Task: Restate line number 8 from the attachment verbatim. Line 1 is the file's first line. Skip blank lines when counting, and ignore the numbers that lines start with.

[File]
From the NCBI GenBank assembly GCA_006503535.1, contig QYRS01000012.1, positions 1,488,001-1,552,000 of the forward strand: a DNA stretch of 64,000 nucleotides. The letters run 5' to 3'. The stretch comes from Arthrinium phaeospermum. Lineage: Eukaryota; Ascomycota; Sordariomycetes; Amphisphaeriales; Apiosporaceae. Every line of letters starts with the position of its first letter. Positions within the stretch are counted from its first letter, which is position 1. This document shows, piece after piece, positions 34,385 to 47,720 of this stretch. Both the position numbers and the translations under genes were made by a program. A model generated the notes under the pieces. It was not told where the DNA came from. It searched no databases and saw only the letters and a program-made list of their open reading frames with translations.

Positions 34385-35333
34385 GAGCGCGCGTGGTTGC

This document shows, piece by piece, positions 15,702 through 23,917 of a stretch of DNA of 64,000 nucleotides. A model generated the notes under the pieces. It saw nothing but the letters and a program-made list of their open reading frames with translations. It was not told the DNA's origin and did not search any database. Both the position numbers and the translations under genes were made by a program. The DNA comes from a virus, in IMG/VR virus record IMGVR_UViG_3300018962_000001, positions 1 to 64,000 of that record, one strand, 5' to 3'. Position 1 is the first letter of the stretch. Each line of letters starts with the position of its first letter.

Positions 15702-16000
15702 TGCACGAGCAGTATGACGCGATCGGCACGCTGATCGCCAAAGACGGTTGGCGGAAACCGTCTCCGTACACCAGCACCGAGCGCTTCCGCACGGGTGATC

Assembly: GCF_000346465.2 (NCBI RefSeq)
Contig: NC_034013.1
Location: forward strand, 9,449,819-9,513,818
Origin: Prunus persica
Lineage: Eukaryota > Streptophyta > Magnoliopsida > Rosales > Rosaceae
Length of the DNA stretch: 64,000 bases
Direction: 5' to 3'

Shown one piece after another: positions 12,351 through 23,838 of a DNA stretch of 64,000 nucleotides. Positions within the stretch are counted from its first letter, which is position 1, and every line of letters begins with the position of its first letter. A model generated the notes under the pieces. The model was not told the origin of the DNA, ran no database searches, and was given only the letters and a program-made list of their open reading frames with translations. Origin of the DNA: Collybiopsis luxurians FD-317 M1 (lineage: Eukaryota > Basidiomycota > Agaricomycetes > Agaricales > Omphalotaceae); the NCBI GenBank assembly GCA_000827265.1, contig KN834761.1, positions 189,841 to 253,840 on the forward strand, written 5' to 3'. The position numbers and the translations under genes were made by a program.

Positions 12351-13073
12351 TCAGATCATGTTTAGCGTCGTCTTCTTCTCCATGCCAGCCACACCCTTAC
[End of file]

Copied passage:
Contig: NC_034013.1